I’m a long time CC’er, so I must be dense that I just realized this today.
Why is it that a college in a low income area (urban, rural or suburban) gets a pass if the surrounding neighborhoods are mostly white, but a college in a low income area with minority neighborhoods gets described as a “slum”, a “dangerous area”, etc?
It is fascinating to me that these descriptions don’t seem at all based on public information regarding violent crime, i.e. “how dangerous” the area actually is. And that the “warnings” never come with actual data-- i.e. most sex crimes on campus are student/student crimes, not stranger/student, many (not all) crimes on campus are student/student like stealing an unsecured laptop from a dorm lounge or an unattended wallet in the library, etc.
I’ve seen neighborhoods I’ve lived in which have multi-million dollar homes and apartments described as slums here on CC- without much pushback. And yet I’ve also lived in some non-urban areas, with mostly white populations, where the economic activity is check-cashing establishments and fast food joints, a very high percentage of the population is unemployed, and the rates of addiction and overdose are extremely high. But those neighborhoods aren’t slums for some reason?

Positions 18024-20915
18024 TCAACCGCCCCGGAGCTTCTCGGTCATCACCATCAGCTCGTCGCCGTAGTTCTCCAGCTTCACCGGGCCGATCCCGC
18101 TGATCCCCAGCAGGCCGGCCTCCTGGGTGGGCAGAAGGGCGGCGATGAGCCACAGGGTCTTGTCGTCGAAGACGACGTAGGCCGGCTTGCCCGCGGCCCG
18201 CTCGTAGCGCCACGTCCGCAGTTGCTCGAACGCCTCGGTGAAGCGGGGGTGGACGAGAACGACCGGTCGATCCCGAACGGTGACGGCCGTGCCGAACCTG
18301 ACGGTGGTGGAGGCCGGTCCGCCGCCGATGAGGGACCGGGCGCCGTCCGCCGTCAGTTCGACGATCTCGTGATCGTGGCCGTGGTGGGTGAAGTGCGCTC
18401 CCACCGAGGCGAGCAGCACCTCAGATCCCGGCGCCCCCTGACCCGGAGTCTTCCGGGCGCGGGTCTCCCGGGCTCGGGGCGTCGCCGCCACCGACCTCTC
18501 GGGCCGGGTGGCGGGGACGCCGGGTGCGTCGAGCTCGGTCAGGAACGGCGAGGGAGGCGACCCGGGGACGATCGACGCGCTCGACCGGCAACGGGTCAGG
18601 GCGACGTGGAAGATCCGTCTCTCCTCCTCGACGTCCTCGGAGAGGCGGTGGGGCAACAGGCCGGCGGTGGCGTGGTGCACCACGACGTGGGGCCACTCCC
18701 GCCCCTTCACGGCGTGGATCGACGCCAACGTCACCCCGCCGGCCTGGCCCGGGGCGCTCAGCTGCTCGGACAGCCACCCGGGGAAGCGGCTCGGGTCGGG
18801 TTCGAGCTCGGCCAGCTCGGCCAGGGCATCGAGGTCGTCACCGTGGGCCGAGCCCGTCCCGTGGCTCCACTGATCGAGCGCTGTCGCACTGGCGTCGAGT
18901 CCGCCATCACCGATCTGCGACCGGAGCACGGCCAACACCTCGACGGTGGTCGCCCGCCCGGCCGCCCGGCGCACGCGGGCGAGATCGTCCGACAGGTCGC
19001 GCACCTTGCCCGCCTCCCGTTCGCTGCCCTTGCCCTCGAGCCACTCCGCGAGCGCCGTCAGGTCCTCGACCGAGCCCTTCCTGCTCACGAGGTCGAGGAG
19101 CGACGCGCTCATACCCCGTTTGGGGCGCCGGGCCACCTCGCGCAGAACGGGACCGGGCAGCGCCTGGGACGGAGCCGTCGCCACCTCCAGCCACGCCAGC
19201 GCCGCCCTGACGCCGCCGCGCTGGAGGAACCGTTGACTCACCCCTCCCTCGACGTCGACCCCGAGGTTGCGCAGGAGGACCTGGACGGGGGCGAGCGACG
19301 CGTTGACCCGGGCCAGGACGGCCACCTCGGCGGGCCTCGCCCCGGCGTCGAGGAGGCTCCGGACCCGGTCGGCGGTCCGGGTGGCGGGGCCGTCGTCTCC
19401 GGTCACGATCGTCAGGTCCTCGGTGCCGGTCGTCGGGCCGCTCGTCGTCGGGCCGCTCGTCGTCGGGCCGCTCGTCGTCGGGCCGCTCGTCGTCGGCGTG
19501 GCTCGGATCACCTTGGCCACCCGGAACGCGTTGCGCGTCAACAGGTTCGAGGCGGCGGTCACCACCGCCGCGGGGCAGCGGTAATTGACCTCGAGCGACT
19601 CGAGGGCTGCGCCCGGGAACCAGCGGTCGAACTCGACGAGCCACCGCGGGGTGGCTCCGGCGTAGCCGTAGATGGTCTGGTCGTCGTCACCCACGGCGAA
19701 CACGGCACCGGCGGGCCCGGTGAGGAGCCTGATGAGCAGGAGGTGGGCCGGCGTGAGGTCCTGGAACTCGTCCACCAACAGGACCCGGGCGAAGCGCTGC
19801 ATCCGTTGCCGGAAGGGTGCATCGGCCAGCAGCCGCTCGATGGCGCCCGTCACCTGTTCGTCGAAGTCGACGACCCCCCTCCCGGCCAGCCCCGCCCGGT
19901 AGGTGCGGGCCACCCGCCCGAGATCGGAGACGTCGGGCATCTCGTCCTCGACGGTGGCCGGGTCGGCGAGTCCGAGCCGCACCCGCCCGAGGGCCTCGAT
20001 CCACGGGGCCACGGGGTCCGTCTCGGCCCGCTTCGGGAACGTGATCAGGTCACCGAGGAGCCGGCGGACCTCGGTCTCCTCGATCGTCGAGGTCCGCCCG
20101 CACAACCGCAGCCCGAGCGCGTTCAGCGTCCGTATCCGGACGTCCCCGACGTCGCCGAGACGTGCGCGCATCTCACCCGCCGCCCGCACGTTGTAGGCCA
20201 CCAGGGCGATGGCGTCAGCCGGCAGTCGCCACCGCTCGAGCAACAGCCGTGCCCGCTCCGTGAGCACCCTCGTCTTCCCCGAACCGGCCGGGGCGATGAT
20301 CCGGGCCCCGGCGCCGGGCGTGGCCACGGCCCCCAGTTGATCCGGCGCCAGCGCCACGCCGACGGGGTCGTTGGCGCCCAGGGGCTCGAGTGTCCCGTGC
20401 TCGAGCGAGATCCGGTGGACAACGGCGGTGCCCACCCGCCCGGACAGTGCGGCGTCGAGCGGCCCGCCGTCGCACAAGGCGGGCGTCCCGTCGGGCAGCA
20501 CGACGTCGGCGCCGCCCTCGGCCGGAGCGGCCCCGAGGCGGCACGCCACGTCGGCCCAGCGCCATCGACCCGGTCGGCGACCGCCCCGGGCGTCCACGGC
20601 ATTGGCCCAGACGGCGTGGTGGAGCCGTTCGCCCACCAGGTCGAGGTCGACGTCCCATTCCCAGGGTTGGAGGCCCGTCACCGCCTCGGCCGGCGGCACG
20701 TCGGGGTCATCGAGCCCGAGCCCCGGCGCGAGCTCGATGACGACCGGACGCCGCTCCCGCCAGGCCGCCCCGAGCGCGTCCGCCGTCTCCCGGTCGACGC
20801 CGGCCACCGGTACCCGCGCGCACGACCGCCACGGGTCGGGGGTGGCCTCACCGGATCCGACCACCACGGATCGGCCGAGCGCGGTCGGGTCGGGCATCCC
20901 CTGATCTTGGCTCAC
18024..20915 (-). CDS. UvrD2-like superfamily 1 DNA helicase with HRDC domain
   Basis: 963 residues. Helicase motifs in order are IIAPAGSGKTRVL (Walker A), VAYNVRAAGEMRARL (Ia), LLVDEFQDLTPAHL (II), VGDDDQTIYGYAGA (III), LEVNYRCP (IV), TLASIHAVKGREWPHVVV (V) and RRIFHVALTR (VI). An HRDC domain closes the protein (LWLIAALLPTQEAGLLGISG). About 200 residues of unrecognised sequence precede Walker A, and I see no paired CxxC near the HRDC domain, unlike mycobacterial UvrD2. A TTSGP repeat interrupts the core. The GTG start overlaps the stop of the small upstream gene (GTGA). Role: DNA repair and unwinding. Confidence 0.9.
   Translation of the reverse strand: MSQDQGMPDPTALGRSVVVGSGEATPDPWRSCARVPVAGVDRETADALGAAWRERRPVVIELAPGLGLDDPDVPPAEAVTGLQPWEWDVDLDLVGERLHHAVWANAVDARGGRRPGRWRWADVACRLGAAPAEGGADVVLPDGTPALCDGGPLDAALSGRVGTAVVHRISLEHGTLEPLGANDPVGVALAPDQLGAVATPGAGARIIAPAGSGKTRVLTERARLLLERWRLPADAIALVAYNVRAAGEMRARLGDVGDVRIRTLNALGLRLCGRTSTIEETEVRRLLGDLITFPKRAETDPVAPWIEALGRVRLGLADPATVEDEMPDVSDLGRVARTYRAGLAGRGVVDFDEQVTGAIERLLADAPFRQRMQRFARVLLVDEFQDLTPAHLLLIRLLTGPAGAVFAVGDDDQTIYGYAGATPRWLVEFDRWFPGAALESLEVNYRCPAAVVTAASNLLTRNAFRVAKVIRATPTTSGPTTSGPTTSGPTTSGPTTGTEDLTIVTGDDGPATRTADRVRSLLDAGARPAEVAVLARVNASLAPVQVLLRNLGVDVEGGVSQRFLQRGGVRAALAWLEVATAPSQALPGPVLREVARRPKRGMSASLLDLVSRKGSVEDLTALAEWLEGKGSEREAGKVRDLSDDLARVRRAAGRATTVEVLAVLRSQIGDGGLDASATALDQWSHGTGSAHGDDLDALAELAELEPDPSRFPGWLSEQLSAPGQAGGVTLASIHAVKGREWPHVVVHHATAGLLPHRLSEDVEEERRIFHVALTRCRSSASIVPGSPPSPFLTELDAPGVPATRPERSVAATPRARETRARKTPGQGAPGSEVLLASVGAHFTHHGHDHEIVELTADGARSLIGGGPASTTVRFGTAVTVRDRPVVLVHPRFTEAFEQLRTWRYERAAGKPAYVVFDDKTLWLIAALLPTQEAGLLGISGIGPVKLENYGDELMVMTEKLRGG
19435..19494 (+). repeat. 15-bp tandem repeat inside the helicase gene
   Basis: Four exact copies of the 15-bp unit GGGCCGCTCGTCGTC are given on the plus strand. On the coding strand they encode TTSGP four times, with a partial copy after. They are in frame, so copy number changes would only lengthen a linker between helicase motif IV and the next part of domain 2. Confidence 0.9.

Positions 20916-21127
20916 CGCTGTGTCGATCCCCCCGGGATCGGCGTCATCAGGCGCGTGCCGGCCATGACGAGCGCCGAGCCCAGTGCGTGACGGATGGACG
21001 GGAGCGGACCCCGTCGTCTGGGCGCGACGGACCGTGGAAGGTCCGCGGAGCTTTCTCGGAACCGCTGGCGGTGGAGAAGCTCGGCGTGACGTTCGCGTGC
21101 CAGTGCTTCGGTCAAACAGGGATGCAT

Nobody is warning kids away from those rural colleges–even when they are in depressed regions, why? Because the poor people in the area are white and therefore are incapable of being scary to a college kid?
Just something to think about. And for posters to be aware that if someone has grown up in a diverse place, NYU, Georgetown, BU, Columbia and other urban colleges are hardly “slums”, just because the population isn’t mostly white around those campuses.